Monday, 8 June 2009

Finding printers

A TSF reader posted an anonymous comment this week suggesting the availability of printing presses might be scarce for journalists wanting to launch new community newspapers.

And too costly to buy.

Perhaps, but there are small printing companies capable of printing thousands of newspapers in the page range of community papers.

An independent antiques newspaper we know of has a commercial printer print 20,000 copies of each issue. The most recent issue was 36 pages.

Printing the new product is not out of reach. All you need is the determination to sell the ads, write the copy and distribute the papers.

Let townsfolk know a new print newspaper is in town and canvass the business community for potential classified and display advertising.

Start with a weekly. Focus on everything local: news, sports, entertainment, social notes, obits, weddings etc. And lots of photos of local people.

Be innovative.

If you think new print newspapers aren't feasible these days, take a look at Snap, a photo-heavy publication launched in Newmarket in 2004 by Paul Dutton and Jon Henderson. There are now franchises across Canada, one in the U.S. and one in Italy.

The people who launched Snap found a welcomed niche - a free community paper filled with photos of men, women, children and pets. As they say, everybody wants their picture in the paper.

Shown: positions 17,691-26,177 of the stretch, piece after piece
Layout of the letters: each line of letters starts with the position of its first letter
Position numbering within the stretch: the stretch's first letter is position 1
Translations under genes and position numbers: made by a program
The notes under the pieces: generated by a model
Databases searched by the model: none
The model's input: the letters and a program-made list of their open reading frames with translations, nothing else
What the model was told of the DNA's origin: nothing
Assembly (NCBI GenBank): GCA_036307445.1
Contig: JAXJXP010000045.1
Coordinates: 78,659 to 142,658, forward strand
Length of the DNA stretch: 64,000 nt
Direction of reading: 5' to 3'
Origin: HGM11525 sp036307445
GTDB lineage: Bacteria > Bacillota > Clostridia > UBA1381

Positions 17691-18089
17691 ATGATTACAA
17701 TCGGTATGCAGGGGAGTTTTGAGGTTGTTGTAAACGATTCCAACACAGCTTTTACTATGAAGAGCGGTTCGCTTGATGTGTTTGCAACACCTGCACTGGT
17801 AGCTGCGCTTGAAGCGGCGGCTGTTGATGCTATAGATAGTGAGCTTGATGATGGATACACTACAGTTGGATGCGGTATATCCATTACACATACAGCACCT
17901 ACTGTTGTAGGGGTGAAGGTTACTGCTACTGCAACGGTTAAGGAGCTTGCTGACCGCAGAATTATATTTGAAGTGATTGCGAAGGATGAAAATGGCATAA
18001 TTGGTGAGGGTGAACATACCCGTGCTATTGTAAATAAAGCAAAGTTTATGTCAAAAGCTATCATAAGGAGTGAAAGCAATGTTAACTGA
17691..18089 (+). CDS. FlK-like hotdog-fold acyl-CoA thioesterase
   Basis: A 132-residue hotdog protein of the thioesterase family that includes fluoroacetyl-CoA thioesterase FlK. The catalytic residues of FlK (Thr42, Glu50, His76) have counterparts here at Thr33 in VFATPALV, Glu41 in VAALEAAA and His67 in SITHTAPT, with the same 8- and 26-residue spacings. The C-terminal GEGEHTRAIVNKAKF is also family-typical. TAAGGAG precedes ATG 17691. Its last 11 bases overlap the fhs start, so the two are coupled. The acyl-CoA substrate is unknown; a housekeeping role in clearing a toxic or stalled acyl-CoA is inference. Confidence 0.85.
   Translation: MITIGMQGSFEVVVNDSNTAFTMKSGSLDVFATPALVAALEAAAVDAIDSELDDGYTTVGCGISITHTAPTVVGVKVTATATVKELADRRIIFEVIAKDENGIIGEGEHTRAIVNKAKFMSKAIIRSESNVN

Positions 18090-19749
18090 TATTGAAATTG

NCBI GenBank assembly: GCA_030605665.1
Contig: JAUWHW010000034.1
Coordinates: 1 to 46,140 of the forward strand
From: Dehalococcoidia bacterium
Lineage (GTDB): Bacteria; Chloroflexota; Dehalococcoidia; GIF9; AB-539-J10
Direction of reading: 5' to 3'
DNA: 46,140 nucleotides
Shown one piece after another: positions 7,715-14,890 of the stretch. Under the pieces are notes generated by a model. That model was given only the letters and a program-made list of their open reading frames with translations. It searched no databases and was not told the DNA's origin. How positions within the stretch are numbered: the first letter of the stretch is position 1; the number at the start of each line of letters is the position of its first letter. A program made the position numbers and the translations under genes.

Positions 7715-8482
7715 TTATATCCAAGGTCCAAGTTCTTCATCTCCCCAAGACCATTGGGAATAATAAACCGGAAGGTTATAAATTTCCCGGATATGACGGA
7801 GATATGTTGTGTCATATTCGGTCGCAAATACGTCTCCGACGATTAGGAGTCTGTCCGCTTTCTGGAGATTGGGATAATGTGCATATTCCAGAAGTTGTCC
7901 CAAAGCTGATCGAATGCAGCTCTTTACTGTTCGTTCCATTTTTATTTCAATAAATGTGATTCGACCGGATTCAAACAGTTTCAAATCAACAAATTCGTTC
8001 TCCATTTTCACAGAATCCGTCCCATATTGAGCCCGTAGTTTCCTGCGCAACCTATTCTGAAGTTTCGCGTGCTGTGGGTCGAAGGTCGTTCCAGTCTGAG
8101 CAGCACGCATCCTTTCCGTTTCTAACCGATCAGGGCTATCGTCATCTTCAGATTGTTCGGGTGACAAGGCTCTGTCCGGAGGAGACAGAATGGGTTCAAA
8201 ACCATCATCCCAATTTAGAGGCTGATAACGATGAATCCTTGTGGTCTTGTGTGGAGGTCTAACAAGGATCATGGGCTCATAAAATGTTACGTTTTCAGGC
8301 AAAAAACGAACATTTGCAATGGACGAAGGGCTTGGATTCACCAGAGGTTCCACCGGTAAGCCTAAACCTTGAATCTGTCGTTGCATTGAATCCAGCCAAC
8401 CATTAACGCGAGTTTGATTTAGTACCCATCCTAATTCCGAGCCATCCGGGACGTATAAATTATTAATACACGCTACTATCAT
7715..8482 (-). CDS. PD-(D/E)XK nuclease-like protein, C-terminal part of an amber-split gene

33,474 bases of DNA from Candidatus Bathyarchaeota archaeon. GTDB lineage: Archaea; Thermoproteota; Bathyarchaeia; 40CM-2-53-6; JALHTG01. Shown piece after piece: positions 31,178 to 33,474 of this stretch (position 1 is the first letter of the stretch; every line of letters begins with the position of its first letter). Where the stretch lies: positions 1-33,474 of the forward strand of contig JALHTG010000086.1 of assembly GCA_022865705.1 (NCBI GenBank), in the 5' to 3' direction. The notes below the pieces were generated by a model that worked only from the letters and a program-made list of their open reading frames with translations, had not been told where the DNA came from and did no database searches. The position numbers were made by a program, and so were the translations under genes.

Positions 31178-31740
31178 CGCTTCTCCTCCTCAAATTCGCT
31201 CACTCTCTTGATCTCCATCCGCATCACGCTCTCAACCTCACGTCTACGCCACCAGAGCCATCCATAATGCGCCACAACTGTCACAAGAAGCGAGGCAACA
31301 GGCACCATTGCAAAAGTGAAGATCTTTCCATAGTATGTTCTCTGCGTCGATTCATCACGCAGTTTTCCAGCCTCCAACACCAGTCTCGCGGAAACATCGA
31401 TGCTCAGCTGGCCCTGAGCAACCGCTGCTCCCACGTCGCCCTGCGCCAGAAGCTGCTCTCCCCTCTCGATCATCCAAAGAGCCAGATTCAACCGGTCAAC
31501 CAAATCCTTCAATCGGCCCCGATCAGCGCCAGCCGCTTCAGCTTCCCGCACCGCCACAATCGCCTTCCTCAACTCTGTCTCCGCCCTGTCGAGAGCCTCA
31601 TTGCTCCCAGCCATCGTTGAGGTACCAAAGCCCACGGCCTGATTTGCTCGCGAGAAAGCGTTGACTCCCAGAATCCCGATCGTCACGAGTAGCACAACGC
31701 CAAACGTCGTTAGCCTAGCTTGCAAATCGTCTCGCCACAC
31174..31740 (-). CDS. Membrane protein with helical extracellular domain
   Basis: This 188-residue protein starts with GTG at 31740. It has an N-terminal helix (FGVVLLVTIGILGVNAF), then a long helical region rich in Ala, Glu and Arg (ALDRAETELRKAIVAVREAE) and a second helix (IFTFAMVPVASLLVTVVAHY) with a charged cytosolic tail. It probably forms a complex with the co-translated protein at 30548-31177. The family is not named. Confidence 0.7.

In launching your own community newspaper, start small, but think big. Not too big. Just big enough to keep your advertisers and readers content while paying the office rent and the wages.

If journalism is in your heart and printer's ink in your veins, get together with other like-minded, unemployed media men and women and give it a try.

Launching an independent community newspaper could be the most personally satisfying venture of your life.

1 comment:

  1. The Town of Hinton has a new independent newspaper which is set to launch its first edition. The Hintnn Voice is staffed by former Sun Media employees who worked at the Hinton Parklander, which is still operating. One was let go during the move to have composing moved elsewhere, one quit, the other left to join the new paper. And apparently they have found a very sympathetic printer.